Yona: Do The Right Thing
What does it mean to do the right thing?
The decisions Dartmouth students and alumni make reverberate far beyond Hanover.
Climate change is an issue where Dartmouth can lead. Dartmouth is already leading in climate research – research that College President Phil Hanlon witnessed when he visited the Arctic in August. But, what about climate solutions?
Global warming is the greatest issue of our generation, and, without a doubt, the single most pressing issue affecting future generations of Dartmouth students. Where is Dartmouth’s leadership in this challenge?
In the 1980s, Dartmouth became the first Ivy League institution to divest from companies profiting from South African Apartheid. At the time, nearly a quarter of the endowment was invested in these companies. Trustees said divestment had “great symbolic meaning”, which motivated their decision. Dartmouth was on the right side of history then; what about now?
On Monday, Dartmouth Alumni for Climate Action delivered a letter to Hanlon and the Board of Trustees in support of fossil fuel divestment. With over 500 signatories spanning 57 class years, the letter is one of the largest alumni letters published. It requested, among other demands, a decision on divestment by spring 2017.
Student organizers of Divest Dartmouth – a campaign to disinvest the College’s endowment from the top 200 coal, oil and gas companies – have worked on this campaign since 2012. Many fellow 16’s helped found this campaign as freshmen. Since then, thousands of Dartmouth community members joined us – yet, we graduated this spring without ever meeting on record with neither the Board of Trustees nor with Hanlon.
In May, a report commissioned by Hanlon objectively weighing the pros and cons of divestment was released, over two years behind schedule. The report, written by Mark Borsuk, a Thayer School of Engineering professor, found that by no metric – financial, moral or reputational – could refusing to divest be a rational decision.
All this time, Divest Dartmouth diligently went through all administrative channels in order to request a conversation with the Trustees. Our online petition has garnered over 2,500 signatures. In April of this year, we organized the Big Green Rally, which had over 115 co-sponsors and nearly 500 attendees – the largest gathering of its kind in Dartmouth history.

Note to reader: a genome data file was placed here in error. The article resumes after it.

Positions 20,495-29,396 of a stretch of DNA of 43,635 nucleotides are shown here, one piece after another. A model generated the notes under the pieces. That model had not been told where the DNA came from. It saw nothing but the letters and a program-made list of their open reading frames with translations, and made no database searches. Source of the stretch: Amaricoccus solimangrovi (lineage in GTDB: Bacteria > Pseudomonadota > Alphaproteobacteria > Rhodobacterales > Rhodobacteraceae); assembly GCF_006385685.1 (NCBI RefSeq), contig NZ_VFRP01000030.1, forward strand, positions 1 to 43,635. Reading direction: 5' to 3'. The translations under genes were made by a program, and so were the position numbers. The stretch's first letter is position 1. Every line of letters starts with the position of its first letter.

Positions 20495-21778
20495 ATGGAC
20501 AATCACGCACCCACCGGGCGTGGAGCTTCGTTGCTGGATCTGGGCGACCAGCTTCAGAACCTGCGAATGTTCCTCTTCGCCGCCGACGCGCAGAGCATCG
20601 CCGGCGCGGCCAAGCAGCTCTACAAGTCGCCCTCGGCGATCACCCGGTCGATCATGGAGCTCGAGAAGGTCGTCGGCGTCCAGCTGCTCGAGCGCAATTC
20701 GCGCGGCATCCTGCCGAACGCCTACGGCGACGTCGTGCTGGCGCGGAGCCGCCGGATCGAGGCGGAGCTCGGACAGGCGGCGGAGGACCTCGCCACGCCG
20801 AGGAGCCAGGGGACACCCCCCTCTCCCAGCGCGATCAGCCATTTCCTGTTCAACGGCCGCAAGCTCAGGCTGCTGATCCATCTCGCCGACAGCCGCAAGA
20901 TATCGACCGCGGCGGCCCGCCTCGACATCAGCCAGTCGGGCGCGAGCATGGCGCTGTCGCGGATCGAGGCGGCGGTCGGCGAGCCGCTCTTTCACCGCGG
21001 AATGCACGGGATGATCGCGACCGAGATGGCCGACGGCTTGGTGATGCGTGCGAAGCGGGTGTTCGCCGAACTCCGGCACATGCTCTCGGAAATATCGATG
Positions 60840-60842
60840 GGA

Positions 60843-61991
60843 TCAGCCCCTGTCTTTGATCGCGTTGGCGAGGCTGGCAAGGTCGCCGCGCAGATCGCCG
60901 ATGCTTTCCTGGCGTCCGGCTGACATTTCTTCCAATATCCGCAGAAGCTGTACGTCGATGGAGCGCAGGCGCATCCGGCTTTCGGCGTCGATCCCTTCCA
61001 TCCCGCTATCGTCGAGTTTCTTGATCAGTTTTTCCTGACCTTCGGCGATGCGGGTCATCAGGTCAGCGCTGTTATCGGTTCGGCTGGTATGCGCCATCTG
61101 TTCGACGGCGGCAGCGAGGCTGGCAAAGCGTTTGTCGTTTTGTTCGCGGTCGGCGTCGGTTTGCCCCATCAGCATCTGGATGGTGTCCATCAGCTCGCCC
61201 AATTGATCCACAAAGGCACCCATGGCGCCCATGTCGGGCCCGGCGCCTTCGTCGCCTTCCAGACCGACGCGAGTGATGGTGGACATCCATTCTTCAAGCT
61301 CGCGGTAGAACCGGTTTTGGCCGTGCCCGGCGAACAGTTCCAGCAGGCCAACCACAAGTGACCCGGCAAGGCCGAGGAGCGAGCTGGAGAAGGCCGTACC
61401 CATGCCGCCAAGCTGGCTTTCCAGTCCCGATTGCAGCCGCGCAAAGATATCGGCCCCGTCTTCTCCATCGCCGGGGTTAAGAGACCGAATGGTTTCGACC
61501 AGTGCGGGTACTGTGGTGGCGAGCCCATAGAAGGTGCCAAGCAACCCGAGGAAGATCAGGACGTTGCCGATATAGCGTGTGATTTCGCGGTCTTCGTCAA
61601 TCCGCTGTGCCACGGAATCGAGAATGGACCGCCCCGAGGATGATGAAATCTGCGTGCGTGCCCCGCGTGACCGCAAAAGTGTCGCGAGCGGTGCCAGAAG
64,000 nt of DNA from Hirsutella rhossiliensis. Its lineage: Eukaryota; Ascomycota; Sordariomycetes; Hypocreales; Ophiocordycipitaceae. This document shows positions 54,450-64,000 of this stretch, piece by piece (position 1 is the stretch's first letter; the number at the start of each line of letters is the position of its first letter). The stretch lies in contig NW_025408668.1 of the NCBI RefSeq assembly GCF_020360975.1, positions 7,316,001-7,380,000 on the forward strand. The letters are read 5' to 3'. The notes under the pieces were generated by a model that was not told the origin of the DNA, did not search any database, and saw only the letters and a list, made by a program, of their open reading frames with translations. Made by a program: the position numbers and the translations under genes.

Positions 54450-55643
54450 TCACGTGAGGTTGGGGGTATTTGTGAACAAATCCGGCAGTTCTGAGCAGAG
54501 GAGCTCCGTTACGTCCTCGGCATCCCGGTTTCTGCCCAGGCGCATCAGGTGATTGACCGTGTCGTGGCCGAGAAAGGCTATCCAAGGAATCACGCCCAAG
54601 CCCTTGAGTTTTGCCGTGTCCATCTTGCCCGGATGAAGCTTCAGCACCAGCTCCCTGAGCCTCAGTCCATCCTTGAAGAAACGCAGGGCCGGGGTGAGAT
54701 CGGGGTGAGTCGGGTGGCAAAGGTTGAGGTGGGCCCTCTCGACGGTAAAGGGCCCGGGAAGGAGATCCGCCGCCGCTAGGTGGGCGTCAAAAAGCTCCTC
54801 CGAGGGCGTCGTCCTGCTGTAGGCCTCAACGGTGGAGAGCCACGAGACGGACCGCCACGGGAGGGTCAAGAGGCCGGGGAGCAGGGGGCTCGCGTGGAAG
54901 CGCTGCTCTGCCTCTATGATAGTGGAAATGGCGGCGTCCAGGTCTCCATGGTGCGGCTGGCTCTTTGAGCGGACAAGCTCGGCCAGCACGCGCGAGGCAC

Finally, four years into our campaign, we were granted a meeting with two Trustees: Board Chair Bill Helman and Investment Chair Richard Kimball. We will be meeting with them at 7a.m. this Thursday, our first such conversation that will be on record. We hope that this conversation can begin in earnest during this meeting, and to meet with the full Board at their next meeting, so that this dialogue may continue. If we remain invested in these companies, we will be making a statement about where our values lie.
What does it mean to do the right thing?
After the campaign to divest from Apartheid in South Africa began at Dartmouth in the 1970s, it became clear that it was no longer morally acceptable to for the College to fund Apartheid. I believe that the same will be said of investing in climate change: the impacts of human-caused global warming are here. The United States is grappling with its own climate change refugees – from Native American communities in Louisiana to Inupiaq communities in Alaska. Every month in 2016 has been the hottest on record, shattering the records set in 2015. Our oceans are warming, reaching record temperatures. We are in a crisis.
Yet, in the face of this crisis, the fossil fuel industry has only acted in bad faith. Many of these companies knew about climate change since at least 1977. But, rather than shift their business practices, companies launched a disinformation campaign, deliberately misleading the public. The attorneys general of many states, including New York and Massachusetts, are now investigating the role of Exxon Mobil in this deception.
These facts terrify and anger me. But as I think about the campaign to end Apartheid in South Africa, I have faith in our ability to do what is right.
Divesting from fossil fuels alone will not solve climate change, much like divesting from companies in South Africa did not end Apartheid. Yet, as was the case with Apartheid, divesting from fossil fuels creates dialogue around the morality of investing in unethical companies. When Dartmouth divests- and it will, the question is when- our community will be making a statement about where we stand on this urgent moral issue.
What will it take for Dartmouth to do the right thing?
<i> Leehi Yona ’16 is one of the founders of Divest Dartmouth and is a member of Dartmouth Alumni for Climate Action.</i>